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mpdolce - LilyPond

mpdolce - LilyPond

Chapter 1: Introduction

Chapter 1: Introduction 2 1 Introduction This chapter introduces readers to LilyPond and the documentation. 1.1 Background This section covers the overall goals and architecture of LilyPond. Engraving The art of music typography is called (plate) engraving. The term derives from the traditional process of music printing. Just a few decades ago, sheet music was made by cutting and stamping the music into a zinc or pewter plate in mirror image. The plate would be inked, the depressions caused by the cutting and stamping would hold ink. An image was formed by pressing paper to the plate. The stamping and cutting was completely done by hand. Making a correction was cumbersome, if possible at all, so the engraving had to be perfect in one go. Engraving was a highly specialized skill; a craftsman had to complete around five years of training before earning the title of master engraver, and another five years of experience were necessary to become truly skilled. Nowadays, all newly printed music is produced with computers. This has obvious advantages; prints are cheaper to make, and editorial work can be delivered by email. Unfortunately, the pervasive use of computers has also decreased the graphical quality of scores. Computer printouts have a bland, mechanical look, which makes them unpleasant to play from. The images below illustrate the difference between traditional engraving and typical computer output, and the third picture shows how LilyPond mimics the traditional look. The left picture shows a scan of a flat symbol from an edition published in 2000. The center depicts a symbol from a hand-engraved Bärenreiter edition of the same music. The left scan illustrates typical flaws of computer print: the staff lines are thin, the weight of the flat symbol matches the light lines and it has a straight layout with sharp corners. By contrast, the Bärenreiter flat has a bold, almost voluptuous rounded look. Our flat symbol is designed after, among others, this one. It is rounded, and its weight harmonizes with the thickness of our staff lines, which are also much thicker than lines in the computer edition. Henle (2000) Bärenreiter (1950) LilyPond Feta font (2003) In spacing, the distribution of space should reflect the durations between notes. However, many modern scores adhere to the durations with mathematical precision, which leads to poor results. In the next example a motive is printed twice: once using exact mathematical spacing, and once with corrections. Can you spot which fragment is which? � � � � � � � � � � � � � �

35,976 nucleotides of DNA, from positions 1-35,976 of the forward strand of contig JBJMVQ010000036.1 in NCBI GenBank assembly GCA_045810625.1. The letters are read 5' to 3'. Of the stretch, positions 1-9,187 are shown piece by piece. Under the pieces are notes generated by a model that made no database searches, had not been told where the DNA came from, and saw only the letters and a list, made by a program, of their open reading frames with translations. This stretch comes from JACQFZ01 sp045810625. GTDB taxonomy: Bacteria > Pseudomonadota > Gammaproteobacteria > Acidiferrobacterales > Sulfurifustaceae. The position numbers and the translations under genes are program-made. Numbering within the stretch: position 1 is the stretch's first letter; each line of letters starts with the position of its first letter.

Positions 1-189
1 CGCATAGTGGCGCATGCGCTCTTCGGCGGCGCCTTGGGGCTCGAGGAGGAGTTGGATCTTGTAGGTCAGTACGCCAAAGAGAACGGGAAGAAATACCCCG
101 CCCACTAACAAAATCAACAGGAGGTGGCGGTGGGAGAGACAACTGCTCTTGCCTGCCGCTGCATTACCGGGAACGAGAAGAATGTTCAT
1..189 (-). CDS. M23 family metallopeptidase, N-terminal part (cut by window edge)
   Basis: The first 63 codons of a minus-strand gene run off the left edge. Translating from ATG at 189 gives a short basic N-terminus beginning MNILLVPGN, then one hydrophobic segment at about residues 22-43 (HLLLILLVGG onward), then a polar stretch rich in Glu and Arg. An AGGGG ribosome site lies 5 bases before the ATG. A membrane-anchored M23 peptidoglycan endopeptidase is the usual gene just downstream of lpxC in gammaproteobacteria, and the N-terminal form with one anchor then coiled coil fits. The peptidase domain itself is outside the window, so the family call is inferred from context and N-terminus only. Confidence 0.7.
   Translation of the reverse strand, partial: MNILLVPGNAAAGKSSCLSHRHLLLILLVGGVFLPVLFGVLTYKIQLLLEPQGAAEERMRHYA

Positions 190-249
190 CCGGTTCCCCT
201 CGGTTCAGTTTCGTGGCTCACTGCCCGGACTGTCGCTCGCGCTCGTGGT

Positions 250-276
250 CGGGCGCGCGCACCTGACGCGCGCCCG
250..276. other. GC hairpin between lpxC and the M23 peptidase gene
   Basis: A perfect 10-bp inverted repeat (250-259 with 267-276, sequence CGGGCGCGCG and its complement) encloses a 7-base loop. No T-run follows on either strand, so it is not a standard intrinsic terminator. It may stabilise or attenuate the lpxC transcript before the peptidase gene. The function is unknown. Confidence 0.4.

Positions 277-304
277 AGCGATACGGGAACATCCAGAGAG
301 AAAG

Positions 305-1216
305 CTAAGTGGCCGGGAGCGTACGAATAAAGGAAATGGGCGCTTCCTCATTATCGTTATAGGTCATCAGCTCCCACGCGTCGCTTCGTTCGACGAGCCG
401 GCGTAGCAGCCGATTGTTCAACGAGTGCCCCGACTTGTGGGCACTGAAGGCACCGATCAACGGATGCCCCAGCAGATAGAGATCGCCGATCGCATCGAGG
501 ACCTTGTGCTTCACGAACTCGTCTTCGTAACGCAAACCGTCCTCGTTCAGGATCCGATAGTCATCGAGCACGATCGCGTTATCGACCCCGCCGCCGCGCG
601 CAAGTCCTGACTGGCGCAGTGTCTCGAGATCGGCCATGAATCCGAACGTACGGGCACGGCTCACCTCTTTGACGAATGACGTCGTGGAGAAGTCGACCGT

Chapter 1: Introduction 3 � � � � � � � � � � � � � � Each bar in the fragment only uses notes that are played in a constant rhythm. The spacing should reflect that. Unfortunately, the eye deceives us a little; not only does it notice the distance between note heads, it also takes into account the distance between consecutive stems. As a result, the notes of an up-stem/down-stem combination should be put farther apart, and the notes of a down-stem/up-stem combination should be put closer together, all depending on the combined vertical positions of the notes. The upper two measures are printed with this correction, the lower two measures without, forming down-stem/up-stem clumps of notes. Musicians are usually more absorbed with performing than with studying the looks of a piece of music, so nitpicking about typographical details may seem academical. But it is not. In larger pieces with monotonous rhythms, spacing corrections lead to subtle variations in the layout of every line, giving each one a distinct visual signature. Without this signature all lines would look the same, and they become like a labyrinth. If a musician looks away once or has a lapse in concentration, the lines might lose their place on the page. Similarly, the strong visual look of bold symbols on heavy staff lines stands out better when the music is far away from the reader, for example, if it is on a music stand. A careful distribution of white space allows music to be set very tightly without cluttering symbols together. The result minimizes the number of page turns, which is a great advantage. This is a common characteristic of typography. Layout should be pretty, not only for its own sake, but especially because it helps the reader in her task. For performance material like sheet music, this is of double importance: musicians have a limited amount of attention. The less attention they need for reading, the more they can focus on playing the music. In other words, better typography translates to better performances. These examples demonstrate that music typography is an art that is subtle and complex, and that producing it requires considerable expertise, which musicians usually do not have. LilyPond is our effort to bring the graphical excellence of hand-engraved music to the computer age, and make it available to normal musicians. We have tuned our algorithms, font-designs, and program settings to produce prints that match the quality of the old editions we love to see and love to play from. Automated engraving How do we go about implementing typography? If craftsmen need over ten years to become true masters, how could we simple hackers ever write a program to take over their jobs? The answer is: we cannot. Typography relies on human judgment of appearance, so people cannot be replaced completely. However, much of the dull work can be automated. If LilyPond solves most of the common situations correctly, this will be a huge improvement over existing software. The remaining cases can be tuned by hand. Over the course of years, the software can be refined to do more and more things automatically, so manual overrides are less and less necessary. When we started, we wrote the LilyPond program entirely in the C++ programming language; the program’s functionality was set in stone by the developers. That proved to be unsatisfactory for a number of reasons: • When LilyPond makes mistakes, users need to override formatting decisions. Therefore, the user must have access to the formatting engine. Hence, rules and settings cannot be fixed by us at compile-time but must be accessible for users at run-time. • Engraving is a matter of visual judgment, and therefore a matter of taste. As knowledgeable as we are, users can disagree with our personal decisions. Therefore, the definitions of typographical style must also be accessible to the user.